It gives me indigestion to tell this story, because I own this stock (full disclosure) through an investment manager who looks after my vast fortune (so vast that I still work). A couple years ago, I traded in and out of NOG on an individual basis, with less than optimal results (hence, I now hire other people to do this for me). I don’t currently own shares directly, but Fidelity Investments and T. Rowe Price do: roughly 16.4 million shares, according to SEC filings as of March 31. Munder Capital Management owns 2.8 million shares, and Vanguard and State Street each own another 2.6 million shares. The list stretches on; high-powered institutional investors own roughly 80 percent of Northern Oil & Gas’s outstanding stock.
Meanwhile, Northern’s leaders have been churning their shares.
As of April 1, Reger owned just shy of 3 million shares of NOG, according to the company’s most recent proxy statement. Since the beginning of the year, he had sold nearly 908,000 shares, netting $25.8 million in proceeds. Ryan Gilbertson, also 35, cofounder of the company and its president, had sold 149,164 shares for a total of $4.1 million. All told, in the first four months of 2011, insiders—including board members—sold more than 1.2 million shares, reaping more than $35 million in proceeds, with the vast majority of those sales taking place as the stock ran toward a 52-week high of almost $34 a share.
One of those board members is Lisa Meier, who is head of the company’s audit committee and was recently named lead independent (that is, non-employee) director for Northern. Since December 2009, Meier, 38, has sold roughly $740,000 worth of stock granted to her at either no cost or as lower-cost options in Northern, including a sale of $340,000 during the insiders’ March 2011 selling spree.
When Northern Oil & Gas announced Meier’s appointment to the board in 2007, it noted that she had worked in the energy audit practice at PricewaterhouseCoopers, and “in accounting roles for three Fortune 500 companies.” It left out the fact that while she was at PWC, Meier served on the audit team charged with reviewing related-party deals at Enron, the transactions that ultimately destroyed the company.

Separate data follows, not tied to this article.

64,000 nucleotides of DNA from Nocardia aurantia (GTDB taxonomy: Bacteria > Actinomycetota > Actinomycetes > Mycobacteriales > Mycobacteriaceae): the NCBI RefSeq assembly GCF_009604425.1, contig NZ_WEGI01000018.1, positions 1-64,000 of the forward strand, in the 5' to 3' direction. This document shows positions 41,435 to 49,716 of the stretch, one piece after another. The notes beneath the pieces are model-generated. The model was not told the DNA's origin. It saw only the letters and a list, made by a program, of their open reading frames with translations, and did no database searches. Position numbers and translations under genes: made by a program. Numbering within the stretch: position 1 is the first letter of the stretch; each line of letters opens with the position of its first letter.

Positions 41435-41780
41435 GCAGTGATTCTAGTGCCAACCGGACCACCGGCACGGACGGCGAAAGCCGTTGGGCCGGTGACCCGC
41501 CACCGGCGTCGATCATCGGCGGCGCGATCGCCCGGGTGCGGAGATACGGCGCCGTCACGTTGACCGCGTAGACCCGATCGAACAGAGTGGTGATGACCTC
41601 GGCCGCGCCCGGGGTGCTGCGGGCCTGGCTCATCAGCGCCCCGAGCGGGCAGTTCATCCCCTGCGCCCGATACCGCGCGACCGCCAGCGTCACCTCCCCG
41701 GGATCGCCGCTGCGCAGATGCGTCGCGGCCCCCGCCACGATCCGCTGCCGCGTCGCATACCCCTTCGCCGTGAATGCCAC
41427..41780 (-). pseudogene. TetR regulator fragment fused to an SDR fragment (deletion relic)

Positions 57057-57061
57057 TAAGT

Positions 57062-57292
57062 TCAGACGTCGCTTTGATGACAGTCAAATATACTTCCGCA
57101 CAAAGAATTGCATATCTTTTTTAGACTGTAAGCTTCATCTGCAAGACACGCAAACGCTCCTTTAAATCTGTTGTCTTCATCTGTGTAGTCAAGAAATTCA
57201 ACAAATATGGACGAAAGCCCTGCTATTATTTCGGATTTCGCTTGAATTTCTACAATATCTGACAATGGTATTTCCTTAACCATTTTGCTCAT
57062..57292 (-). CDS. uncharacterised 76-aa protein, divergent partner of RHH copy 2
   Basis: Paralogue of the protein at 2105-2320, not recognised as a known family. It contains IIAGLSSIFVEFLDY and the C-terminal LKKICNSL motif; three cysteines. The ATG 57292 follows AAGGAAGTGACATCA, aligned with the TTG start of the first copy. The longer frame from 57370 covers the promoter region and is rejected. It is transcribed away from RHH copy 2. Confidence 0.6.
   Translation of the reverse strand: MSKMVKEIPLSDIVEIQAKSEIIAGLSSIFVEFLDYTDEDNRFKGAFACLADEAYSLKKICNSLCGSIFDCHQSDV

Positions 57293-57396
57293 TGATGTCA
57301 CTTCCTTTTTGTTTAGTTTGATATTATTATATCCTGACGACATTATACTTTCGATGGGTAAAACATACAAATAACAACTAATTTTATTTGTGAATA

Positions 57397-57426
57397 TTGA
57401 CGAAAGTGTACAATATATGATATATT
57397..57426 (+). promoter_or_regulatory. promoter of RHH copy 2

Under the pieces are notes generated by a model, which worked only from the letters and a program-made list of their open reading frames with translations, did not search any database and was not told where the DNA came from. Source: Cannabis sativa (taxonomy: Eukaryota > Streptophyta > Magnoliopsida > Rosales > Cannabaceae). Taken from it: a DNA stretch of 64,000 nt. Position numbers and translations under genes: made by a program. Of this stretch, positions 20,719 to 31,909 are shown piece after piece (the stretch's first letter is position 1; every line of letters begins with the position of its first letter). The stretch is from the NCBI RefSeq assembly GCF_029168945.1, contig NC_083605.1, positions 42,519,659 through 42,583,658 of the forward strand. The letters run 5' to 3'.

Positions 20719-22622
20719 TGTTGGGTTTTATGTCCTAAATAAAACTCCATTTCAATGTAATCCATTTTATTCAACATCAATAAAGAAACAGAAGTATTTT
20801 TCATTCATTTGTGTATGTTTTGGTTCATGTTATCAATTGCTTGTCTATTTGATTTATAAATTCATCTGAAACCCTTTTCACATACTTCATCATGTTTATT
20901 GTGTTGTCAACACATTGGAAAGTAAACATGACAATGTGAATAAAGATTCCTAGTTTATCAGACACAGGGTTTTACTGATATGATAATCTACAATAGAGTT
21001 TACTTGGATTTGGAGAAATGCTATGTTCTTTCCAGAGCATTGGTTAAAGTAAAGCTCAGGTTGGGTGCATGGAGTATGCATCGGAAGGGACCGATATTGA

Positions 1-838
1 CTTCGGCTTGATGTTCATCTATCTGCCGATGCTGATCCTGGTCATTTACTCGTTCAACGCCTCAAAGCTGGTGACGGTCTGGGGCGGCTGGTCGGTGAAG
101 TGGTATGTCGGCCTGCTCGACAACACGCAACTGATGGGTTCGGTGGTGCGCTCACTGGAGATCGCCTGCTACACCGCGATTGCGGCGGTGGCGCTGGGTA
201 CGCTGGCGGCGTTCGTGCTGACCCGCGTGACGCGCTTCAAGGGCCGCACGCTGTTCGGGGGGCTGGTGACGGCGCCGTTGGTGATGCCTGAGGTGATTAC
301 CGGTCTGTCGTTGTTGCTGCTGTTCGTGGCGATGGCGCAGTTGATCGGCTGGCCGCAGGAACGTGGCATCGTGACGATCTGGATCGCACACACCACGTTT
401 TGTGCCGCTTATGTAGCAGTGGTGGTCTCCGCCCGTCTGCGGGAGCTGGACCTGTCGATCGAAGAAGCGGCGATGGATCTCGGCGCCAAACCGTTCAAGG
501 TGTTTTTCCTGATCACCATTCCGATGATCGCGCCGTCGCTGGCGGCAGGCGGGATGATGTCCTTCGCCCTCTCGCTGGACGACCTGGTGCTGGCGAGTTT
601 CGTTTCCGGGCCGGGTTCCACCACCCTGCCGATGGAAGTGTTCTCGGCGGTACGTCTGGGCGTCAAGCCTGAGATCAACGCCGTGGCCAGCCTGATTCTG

“We knew we were progressive and pushing the envelope,” Meier told Businessweek in a “comeback” story on her post-Enron career. “Everyone was surprised by what was going on . . . . [But] you didn’t want to be the one saying, ‘I don’t get it.’”
Compensation Policies Shift
In advance of the insider selling this year, Northern’s management was richly fortified with new stock. Reger and Gilbertson were each awarded common and restricted stock grants as part of the company’s stock incentive plan: 293,326 shares, to be exact. Chief Financial Officer Chad Winter was granted 270,569 shares, and Chief Operating Officer James Sankovitz 280,854 shares.
Reger notes that the sales are all part of a systematic SEC–filed 10b5-1 shareholder divestiture plan, and that the timing of these and other sales is a function of the SEC-dictated window during which insiders are allowed to sell their stock.
Curiously, management noted in a 2008 news release that it was suspending its 10b5-1 program for both Reger and Gilbertson. In the same release, the company noted that Northern management would take no cash compensation, only stock, in all of 2009 and 2010.
Yet Northern’s 2011 proxy statement reports that in 2009, Reger and Gilbertson each received a cash salary of $285,000 and a bonus of $570,000, and in 2010 a salary of $330,000 with no cash bonus. CFO Winter and COO Sankovitz were each paid $155,000 in cash salary in 2009, and $235,000 in cash last year. Each of these four executives also received tens of thousands of dollars for their personal use of company-leased vehicles (reportedly Cadillac Escalades), 401(k) contributions, and reimbursement for personal travel and tax gross-ups.